EACH WINDOW THE SAME

Each separate window is the same. Two long lateral panels, topped by a diamond shaped crest. – and if you break down the structure further, each lateral panel is the same – two bottom panels, the medallion panel, topped by an arch.

To Christians, the number three is the most powerful number, because it symbolizes the Trinity. And each of these windows is loaded with 3s.

Each bottom panel contains of six rows – that’s 2 3s -- of three diamonds. And you get a diamond when you put the bases of two equilateral triangles together.
Also – see these ivy scrolls? Three leaves. Ivy also stands for faithfulness and memory. And many of these windows were given to the church in memory of someone who had died.

Also, there’s a repeated motif of a cross formed by these stylized leaves – 4 leaves also represent the 4 evangelists – Matthew, Mark, Luke and John -- and each window is topped by the center diamond cross that is a larger rendering of the smaller ones.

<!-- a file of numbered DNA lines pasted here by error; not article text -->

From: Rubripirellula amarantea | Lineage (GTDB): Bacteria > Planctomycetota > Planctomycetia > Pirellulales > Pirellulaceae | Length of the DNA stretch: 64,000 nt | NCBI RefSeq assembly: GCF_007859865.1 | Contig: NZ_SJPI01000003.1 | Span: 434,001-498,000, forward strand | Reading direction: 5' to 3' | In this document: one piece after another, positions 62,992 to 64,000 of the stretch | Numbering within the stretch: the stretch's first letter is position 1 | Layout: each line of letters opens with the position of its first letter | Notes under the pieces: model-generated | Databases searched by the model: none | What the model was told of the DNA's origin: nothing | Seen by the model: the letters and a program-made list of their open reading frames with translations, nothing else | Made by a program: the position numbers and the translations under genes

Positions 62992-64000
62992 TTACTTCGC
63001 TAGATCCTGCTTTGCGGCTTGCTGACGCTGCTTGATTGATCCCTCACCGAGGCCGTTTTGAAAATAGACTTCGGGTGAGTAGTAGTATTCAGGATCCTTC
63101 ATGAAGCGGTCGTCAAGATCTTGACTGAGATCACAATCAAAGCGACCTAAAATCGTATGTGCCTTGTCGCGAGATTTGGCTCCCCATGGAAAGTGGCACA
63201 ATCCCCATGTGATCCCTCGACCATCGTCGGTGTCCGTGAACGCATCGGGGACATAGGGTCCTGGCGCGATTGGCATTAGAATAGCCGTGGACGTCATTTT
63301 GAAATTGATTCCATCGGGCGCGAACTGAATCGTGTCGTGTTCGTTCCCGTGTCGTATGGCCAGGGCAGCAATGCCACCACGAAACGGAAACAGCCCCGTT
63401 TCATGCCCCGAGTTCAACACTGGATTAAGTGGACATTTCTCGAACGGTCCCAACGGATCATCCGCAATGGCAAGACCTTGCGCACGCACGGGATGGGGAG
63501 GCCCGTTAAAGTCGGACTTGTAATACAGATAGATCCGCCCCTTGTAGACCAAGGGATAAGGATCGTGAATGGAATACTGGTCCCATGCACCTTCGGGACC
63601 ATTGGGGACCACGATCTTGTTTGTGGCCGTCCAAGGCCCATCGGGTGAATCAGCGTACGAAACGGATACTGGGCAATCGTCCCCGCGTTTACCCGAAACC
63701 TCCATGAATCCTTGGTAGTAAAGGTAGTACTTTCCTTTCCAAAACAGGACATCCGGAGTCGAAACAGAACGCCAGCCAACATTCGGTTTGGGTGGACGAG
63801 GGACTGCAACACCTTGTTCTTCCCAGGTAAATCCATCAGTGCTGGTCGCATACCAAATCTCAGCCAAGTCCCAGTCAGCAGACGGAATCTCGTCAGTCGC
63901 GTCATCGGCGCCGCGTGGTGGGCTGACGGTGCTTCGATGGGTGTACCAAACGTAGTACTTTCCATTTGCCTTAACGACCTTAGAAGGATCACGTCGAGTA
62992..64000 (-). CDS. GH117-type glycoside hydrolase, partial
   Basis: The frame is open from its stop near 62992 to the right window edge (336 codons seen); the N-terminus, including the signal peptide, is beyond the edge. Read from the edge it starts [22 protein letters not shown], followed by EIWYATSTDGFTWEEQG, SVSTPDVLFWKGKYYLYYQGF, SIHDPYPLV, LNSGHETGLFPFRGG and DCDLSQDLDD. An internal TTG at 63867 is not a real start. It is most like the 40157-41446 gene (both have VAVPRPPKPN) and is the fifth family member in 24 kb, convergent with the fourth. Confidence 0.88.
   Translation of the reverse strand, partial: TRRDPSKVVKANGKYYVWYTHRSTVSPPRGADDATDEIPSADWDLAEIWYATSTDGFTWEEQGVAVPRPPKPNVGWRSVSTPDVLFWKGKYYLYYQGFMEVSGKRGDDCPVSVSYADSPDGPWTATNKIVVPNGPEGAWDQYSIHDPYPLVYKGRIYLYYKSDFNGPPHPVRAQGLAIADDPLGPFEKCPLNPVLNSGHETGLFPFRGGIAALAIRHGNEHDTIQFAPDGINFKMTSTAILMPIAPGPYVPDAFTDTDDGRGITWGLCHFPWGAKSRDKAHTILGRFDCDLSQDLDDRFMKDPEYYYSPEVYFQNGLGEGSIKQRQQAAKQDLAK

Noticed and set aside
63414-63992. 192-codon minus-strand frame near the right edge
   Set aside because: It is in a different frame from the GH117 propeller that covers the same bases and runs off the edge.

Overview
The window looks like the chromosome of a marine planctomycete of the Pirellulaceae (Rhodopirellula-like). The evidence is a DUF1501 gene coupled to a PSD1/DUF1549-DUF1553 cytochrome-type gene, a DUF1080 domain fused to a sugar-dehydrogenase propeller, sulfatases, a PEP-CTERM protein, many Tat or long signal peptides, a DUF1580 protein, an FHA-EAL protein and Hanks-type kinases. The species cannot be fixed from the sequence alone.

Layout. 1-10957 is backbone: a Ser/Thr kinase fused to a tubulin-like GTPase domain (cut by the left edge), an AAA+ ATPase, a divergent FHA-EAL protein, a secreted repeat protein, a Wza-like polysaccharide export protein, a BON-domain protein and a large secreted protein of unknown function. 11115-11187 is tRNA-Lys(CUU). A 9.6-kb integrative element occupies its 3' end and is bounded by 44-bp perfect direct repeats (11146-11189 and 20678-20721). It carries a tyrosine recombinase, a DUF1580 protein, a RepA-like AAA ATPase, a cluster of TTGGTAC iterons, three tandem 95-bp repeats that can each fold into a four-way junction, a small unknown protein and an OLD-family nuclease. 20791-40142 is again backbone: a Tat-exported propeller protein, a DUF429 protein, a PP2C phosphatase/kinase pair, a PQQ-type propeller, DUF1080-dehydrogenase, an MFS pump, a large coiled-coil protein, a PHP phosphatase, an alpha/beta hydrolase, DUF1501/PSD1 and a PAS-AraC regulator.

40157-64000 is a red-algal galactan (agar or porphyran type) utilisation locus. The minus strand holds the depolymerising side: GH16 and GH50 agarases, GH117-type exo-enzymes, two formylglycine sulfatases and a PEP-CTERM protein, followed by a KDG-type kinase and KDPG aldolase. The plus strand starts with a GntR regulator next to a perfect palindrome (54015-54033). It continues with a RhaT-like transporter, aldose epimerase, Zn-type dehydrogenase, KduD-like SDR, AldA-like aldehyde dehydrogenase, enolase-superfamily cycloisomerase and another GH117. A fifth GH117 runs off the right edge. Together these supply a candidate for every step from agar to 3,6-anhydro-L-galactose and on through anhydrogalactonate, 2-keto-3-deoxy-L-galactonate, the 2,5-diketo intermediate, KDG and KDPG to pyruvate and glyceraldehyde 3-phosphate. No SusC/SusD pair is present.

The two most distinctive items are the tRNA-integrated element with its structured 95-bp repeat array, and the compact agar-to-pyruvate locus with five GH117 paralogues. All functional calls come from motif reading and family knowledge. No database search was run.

Now, for the windows themselves – Let’s start back in Carolyn Haag’s corner (the North East corner).

1. Cross with I.N.R.I. banner

The banner on the cross has the initial letters for the Latin inscription on the cross – Jesus Nazarenus Rex Iudaeorum. Jesus of Nazereth, King of the Jews. You’ve no doubt seen this in a lot of churches and books, gift shops, because it is one of the most recognizable symbols of Christianity.

The bunch of Easter lilies - The lily is a flower associated with Jesus’ resurrection. If you’re a gardener, you know you plant the bulb, it decays, staying in the ground over winter, and in the spring, comes back to new life.

These windows were given by the Mariners, which was an adult fellowship group that was very active during the 1950s, 1960s, and 70s.

2. Chalice with grapes

Of course, the chalice with the grapes is a representation of the blood of Christ and the sacrament of Holy Communion.

Censer - I’ve got to confess, I’m pretty well stumped by this one. I always thought it was a lantern. And that one’s easy – a light shining in the darkness – one of the most universal symbols of Jesus.